Neuman, who was appointed county executive to replace John R. Leopold last year, and Schuh, a two-term state delegate, have been duking it out in the GOP primary for months.
Neuman used Monday's debate to attack Schuh for his actions as a state legislator and his campaign tactics.
She mentioned multiple times that Schuh voted for the state law that requires Anne Arundel and other jurisdictions to charge a stormwater remediation fee — dubbed a "rain tax" by detractors — to pay for pollution-reduction programs. And Neuman accused Schuh of dark campaign strategies, including talking with her mother. Neuman has acknowledged she has a rocky relationship with her family.
"I grew up essentially in a dysfunctional home. I'm not ashamed of my past," she said.
Schuh countered that Neuman has little experience in politics and pointed out that she proposed a property tax increase in her first budget last year.
Both candidates repeated many of the themes they've highlighted for months in their campaigns, such as Neuman growing up poor and becoming a successful businesswoman before going into politics, and Schuh pledging to lower taxes and attract businesses to the county.
They also offered a few new ideas: Schuh said he'd fund dozens of new, smaller public schools over the next 30 years and hire 150 more police officers, while Neuman suggested a new approach to government budgeting to scrutinize expenses. She also suggested merging the departments of health and social services.
The 90-minute debate at Maryland Hall for the Creative Arts in Annapolis was moderated by Steve Gunn, editor of The Capital newspaper. He posed questions that were submitted by county residents and readers.
Some of the questions were pointed, such as one that asked who each candidate's top advisers are. Neuman has criticized Schuh for hiring people on his campaign staff who used to work for Leopold, who resigned after being convicted of misconduct in office.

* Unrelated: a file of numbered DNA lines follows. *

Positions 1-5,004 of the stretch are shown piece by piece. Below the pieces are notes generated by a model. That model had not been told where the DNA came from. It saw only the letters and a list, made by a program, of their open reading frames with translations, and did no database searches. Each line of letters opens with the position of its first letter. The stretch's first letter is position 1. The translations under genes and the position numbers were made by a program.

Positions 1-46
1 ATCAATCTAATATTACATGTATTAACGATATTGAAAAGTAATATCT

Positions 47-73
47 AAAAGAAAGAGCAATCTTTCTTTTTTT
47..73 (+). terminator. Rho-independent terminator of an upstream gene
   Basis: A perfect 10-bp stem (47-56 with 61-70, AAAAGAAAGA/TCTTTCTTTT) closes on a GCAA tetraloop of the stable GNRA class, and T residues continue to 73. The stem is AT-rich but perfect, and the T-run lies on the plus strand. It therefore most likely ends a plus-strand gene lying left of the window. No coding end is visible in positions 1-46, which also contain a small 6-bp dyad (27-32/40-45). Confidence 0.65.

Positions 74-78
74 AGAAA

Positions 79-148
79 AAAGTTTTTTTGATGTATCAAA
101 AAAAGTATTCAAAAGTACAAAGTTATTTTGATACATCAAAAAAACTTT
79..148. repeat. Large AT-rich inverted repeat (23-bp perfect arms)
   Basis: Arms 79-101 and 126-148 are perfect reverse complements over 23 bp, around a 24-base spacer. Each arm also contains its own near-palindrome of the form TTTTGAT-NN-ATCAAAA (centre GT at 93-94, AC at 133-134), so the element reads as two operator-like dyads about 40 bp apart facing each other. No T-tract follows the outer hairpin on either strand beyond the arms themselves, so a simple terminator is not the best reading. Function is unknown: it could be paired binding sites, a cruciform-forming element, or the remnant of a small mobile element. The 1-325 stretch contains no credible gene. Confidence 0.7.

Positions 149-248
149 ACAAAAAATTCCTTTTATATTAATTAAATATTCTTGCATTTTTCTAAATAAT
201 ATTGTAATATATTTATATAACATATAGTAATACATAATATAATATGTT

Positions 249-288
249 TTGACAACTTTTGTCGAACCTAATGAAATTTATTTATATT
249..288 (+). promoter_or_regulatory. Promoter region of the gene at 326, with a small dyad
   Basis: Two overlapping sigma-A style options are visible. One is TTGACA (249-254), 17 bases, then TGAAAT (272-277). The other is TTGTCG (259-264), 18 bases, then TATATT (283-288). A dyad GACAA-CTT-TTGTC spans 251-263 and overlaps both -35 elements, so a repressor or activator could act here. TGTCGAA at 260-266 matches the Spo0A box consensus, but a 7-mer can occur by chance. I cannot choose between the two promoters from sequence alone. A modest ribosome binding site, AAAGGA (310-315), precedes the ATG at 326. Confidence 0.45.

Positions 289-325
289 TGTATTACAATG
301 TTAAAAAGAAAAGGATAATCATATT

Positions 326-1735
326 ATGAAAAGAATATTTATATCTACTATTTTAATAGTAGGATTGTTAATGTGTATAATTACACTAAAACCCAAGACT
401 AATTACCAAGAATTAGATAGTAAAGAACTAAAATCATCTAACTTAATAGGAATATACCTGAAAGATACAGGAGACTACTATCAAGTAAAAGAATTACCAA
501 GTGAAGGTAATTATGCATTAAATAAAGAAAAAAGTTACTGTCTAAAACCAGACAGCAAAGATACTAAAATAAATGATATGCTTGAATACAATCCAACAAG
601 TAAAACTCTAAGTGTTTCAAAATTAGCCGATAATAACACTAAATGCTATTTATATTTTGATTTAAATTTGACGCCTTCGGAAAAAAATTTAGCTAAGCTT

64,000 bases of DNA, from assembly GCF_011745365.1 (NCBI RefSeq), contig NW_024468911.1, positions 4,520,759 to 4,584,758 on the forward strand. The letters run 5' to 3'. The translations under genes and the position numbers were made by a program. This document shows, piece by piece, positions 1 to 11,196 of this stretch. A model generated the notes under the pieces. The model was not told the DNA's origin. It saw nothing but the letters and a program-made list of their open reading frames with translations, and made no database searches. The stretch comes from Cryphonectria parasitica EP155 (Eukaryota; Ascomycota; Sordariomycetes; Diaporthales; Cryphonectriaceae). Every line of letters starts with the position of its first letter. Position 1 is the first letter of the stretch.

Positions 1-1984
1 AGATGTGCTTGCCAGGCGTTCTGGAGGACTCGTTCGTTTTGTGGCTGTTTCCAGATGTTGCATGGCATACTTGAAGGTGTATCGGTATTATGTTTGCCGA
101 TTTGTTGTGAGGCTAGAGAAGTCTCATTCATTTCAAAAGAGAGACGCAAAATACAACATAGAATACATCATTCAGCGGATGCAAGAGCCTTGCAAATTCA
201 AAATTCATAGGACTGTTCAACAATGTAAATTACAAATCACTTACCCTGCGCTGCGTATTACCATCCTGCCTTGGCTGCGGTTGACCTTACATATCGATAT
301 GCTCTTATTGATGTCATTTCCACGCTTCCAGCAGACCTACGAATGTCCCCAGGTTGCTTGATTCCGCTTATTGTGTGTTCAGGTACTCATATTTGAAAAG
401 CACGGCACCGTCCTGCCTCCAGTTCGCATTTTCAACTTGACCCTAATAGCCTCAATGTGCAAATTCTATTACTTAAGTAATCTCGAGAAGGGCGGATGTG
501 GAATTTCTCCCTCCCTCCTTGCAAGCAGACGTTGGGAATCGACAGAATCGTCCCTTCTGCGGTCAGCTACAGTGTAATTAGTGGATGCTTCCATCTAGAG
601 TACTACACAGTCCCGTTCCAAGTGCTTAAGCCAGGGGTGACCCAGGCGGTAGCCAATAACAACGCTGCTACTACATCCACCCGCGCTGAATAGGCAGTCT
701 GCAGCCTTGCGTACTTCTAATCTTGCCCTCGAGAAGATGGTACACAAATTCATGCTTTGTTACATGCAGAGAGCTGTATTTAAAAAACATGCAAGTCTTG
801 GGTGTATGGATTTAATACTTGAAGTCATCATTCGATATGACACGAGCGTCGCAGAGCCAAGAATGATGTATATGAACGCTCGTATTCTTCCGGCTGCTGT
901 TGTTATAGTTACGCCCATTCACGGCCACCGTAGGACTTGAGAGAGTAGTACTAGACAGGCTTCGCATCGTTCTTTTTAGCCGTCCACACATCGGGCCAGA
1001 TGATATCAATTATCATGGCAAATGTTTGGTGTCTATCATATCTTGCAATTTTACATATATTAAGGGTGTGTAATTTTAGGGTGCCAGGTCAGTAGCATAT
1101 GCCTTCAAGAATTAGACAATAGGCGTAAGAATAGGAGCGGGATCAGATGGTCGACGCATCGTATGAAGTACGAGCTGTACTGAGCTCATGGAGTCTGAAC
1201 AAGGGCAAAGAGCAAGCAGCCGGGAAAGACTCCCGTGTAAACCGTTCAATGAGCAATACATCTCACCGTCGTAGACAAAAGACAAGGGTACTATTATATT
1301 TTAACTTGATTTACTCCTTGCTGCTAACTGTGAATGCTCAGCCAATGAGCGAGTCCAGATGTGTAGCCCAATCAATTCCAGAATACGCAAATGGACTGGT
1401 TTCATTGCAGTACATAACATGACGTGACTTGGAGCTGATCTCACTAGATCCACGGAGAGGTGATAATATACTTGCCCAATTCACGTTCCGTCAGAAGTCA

Schuh said his top advisers include his fiancee; campaign manager Diane Croghan, who worked under Leopold; Danielle Iman, who works in his state delegate office; and political consultant Lawrence Scott. Schuh said Leopold is not involved in his campaign, and he hasn't hired anyone connected to the scandal involving the former county executive.
Neuman named as her top advisers her children; Karen Cook, the county's chief administrative officer; and Richard "Rook" Rogers, her chief of staff.
When asked about ethics, both candidates pledged not to bring scandal to the county. "I will never embarrass this county," Schuh said.
Neuman said even her soon-to-be-ex-husband, who was sitting in the audience, said she's never told a lie.
Neuman and Schuh were in agreement on some issues. They both expressed concerns about a rumored move of the Maryland Renaissance Festival from Crownsville to southern Anne Arundel, and both advocated for a reuse of the old Crownsville Hospital Center to support the community. They both also said the Crofton area needs a new high school.
The debate drew a large crowd to the arts center. Maryland Republican Party Director Joe Cluster estimated about 575 people attended, which he noted is larger than any Republican gubernatorial debate so far — he said the turnout was an indication of the party's strength in Anne Arundel.
Both campaigns had a significant number of employees and volunteers in attendance, and the grass around the arts center was covered in campaign signs.
The winner of the June 24 Republican primary will face Democrat George F. Johnson IV, a former county sheriff, in the general election.